Regulatory Peptides as Disease Markers
2004 (English)In: Journal of The International Federation of Clinical Chemistry And Laboratory Medicine, ISSN 1051-2292, Vol. 15, no 3Article in journal (Other academic) Published
Measurement of regulatory peptides has an established role in the diagnosis and monitoring of heart failure, severe infections and of several peptide-producing tumours, including endocrine pancreatic tumours, carcinoid tumours, medullary thyroid carcinomas; pheochromocytomas and neuroblastomas. Proper sample handling (rapid cooling and freezing) is important since most regulatory peptides (except brain natriuretic peptides (BNP, N-BNP), procalcitonin, gastrin and pancreatic polypeptide) are labile in plasma. High assay specificity is generally an advantage but when diagnosing peptide-producing tumours the immunoassay used should preferably have broad specificity for the peptide family to be analysed since endocrine tumours may result in elevated concentrations of different spectra of the peptides in individual patients. Peptide- producing endocrine tumours co-secrete chromogranin A together with their respective characteristic hormones/regulatory peptides.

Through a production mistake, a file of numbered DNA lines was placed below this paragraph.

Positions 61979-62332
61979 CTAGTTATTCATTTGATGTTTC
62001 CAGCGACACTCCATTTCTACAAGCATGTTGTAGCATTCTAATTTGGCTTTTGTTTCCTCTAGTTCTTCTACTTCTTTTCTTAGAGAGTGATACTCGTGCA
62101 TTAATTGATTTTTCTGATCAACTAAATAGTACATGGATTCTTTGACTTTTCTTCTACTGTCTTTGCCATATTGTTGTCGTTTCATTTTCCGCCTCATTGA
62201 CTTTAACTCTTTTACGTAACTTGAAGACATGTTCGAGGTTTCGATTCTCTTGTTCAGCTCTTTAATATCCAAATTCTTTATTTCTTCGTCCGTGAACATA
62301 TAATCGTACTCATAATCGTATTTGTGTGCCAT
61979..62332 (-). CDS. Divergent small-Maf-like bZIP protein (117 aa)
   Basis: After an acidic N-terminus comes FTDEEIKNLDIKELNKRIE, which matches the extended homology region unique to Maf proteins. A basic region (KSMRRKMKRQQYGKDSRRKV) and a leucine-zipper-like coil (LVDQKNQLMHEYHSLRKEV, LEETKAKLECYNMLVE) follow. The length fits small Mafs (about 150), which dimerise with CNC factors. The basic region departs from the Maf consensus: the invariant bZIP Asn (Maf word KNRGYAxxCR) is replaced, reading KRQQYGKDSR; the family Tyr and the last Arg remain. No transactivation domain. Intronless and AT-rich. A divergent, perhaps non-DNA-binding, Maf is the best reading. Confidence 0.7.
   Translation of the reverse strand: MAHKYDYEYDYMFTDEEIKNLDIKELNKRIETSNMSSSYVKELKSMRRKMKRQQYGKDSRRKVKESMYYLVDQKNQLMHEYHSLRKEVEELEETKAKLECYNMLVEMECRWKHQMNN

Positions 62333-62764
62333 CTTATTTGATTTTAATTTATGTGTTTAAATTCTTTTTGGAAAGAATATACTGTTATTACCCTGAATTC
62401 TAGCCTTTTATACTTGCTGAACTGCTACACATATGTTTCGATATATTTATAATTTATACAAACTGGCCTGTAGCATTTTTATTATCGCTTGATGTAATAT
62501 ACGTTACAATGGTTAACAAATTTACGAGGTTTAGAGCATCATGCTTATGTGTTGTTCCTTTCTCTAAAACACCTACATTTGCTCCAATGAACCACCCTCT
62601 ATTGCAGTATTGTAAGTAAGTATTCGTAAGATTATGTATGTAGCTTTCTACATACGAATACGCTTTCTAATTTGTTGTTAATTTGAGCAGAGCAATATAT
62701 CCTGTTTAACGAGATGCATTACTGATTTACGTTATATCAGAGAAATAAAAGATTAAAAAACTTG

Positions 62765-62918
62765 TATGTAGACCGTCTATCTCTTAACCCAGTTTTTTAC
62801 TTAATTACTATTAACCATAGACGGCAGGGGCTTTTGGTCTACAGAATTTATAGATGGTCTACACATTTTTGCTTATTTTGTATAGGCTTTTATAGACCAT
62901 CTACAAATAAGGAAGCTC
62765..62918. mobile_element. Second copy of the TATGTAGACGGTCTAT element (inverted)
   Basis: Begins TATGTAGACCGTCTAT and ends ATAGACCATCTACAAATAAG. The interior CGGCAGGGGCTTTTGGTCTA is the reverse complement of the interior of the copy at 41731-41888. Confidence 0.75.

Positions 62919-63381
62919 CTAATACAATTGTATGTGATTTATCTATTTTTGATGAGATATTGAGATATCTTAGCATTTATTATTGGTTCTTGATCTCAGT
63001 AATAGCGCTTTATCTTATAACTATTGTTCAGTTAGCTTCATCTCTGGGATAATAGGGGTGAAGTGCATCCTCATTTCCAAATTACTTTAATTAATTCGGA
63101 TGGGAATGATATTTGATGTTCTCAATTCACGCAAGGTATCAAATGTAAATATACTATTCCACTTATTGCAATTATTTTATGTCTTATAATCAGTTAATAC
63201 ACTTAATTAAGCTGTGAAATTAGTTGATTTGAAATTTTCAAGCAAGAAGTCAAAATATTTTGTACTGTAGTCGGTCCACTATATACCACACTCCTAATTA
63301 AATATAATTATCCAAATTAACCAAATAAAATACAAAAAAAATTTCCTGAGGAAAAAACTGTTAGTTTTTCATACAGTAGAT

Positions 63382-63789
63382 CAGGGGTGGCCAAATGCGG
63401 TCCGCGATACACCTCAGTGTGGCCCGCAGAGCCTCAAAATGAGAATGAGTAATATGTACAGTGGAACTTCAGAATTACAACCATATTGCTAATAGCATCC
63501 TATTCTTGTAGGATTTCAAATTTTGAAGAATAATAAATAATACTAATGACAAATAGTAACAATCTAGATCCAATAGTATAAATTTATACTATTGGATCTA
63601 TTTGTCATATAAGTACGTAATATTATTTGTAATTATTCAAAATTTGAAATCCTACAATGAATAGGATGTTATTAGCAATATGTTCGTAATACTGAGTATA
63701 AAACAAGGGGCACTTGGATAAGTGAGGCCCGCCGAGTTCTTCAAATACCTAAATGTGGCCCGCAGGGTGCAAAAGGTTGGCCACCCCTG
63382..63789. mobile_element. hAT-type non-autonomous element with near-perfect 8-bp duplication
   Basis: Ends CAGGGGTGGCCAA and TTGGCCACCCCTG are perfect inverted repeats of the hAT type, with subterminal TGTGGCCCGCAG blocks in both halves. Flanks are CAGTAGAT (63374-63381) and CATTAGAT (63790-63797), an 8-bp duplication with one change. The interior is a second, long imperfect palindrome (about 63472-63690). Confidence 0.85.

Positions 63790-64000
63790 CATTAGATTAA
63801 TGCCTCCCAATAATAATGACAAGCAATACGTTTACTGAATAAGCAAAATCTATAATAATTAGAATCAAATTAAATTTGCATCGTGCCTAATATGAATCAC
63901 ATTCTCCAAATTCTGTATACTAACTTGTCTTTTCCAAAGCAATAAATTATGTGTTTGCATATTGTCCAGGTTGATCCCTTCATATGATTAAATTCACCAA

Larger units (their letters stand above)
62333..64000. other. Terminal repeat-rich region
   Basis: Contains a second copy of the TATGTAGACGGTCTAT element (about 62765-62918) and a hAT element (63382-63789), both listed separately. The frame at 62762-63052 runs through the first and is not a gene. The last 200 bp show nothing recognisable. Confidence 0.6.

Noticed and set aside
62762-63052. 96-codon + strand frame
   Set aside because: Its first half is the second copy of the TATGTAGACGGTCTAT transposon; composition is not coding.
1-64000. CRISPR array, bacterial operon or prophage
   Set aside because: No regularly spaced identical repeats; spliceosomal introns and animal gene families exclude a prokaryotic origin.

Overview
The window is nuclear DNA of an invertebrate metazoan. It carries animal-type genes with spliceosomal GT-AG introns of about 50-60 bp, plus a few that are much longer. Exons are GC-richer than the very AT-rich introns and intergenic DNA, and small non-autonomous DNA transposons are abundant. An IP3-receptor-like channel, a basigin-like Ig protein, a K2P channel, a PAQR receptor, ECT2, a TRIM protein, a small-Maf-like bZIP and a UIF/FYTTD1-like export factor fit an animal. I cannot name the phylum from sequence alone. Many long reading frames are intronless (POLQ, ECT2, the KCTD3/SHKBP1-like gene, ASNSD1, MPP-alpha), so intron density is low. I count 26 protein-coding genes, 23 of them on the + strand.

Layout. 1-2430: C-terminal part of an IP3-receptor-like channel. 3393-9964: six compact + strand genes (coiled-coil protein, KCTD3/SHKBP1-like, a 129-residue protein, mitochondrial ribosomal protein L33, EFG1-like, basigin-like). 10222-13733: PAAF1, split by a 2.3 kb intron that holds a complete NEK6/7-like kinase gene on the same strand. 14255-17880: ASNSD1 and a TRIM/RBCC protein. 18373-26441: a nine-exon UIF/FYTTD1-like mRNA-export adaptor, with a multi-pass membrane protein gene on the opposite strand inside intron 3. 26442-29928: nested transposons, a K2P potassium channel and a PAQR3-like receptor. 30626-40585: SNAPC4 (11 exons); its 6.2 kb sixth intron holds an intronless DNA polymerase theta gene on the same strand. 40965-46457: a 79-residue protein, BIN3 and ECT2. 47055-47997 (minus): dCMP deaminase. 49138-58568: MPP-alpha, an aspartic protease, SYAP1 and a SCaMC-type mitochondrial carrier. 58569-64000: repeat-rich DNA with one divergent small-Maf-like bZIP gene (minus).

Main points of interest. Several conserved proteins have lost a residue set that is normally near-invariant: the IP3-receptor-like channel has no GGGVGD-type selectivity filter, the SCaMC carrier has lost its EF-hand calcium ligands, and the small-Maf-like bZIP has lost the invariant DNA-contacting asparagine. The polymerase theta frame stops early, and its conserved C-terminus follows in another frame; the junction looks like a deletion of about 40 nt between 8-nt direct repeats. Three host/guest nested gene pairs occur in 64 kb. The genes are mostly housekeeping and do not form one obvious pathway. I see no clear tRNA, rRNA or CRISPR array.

Chromogranin A is therefore the most valuable general marker for neuroendocrine tumours.
Analyses of several regulatory peptides during diagnosis and follow-up in patients in endocrine oncology units are well established. However, very few studies have as yet addressed the specificity and predictive value of analyses of regulatory peptides. The predictive value of any laboratory test is dependent not only on quality of test and the reference limits used, but also on the prevalence of disease in the population under study. In the case of endocrine tumours the prevalence of the disease in the population is extremely low, and results from analyses of regulatory peptides in patients not known to have peptide producing tumours should be interpreted with utmost care so that further unnecessary investigations are avoided.
Place, publisher, year, edition, pages
2004. Vol. 15, no 3
Medical and Health Sciences
IdentifiersURN: urn:nbn:se:liu:diva-23630Local ID: 3122OAI: oai:DiVA.org:liu-23630DiVA: diva2:243945